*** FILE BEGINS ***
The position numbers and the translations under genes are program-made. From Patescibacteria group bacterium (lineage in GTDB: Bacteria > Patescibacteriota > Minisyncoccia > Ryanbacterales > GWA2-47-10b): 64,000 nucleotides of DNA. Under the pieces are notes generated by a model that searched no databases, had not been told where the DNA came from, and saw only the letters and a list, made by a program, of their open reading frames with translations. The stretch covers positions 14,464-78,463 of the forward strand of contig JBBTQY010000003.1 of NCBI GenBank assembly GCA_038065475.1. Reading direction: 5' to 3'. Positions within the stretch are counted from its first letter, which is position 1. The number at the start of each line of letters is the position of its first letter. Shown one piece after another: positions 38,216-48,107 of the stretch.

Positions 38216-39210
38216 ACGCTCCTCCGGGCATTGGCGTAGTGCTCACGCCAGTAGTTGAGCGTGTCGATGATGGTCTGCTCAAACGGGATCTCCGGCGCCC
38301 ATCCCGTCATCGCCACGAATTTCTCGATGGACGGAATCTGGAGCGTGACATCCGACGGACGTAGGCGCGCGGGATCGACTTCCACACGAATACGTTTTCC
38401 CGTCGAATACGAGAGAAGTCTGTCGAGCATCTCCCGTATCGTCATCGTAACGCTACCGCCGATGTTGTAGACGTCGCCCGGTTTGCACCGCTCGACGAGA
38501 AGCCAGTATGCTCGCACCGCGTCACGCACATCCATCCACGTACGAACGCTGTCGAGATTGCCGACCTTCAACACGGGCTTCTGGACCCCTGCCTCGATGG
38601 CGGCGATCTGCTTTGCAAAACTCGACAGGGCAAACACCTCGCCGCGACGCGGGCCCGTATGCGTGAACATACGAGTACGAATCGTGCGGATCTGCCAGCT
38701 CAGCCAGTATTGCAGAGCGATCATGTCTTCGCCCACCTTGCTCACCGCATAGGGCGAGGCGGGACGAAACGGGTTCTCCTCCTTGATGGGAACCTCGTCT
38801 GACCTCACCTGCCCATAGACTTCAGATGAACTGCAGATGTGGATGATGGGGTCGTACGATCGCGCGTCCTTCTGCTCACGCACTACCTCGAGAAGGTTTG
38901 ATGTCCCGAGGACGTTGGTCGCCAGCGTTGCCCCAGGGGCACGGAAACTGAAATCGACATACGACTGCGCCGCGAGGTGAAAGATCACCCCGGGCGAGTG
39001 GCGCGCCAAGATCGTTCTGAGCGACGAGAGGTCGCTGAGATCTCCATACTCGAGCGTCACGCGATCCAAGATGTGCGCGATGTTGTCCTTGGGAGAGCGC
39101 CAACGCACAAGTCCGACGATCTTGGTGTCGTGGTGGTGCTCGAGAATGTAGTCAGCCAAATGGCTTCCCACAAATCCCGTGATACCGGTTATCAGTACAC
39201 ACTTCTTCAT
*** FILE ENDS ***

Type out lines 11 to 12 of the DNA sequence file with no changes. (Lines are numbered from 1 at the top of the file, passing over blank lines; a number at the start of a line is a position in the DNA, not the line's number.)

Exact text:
39001 GCGCGCCAAGATCGTTCTGAGCGACGAGAGGTCGCTGAGATCTCCATACTCGAGCGTCACGCGATCCAAGATGTGCGCGATGTTGTCCTTGGGAGAGCGC
39101 CAACGCACAAGTCCGACGATCTTGGTGTCGTGGTGGTGCTCGAGAATGTAGTCAGCCAAATGGCTTCCCACAAATCCCGTGATACCGGTTATCAGTACAC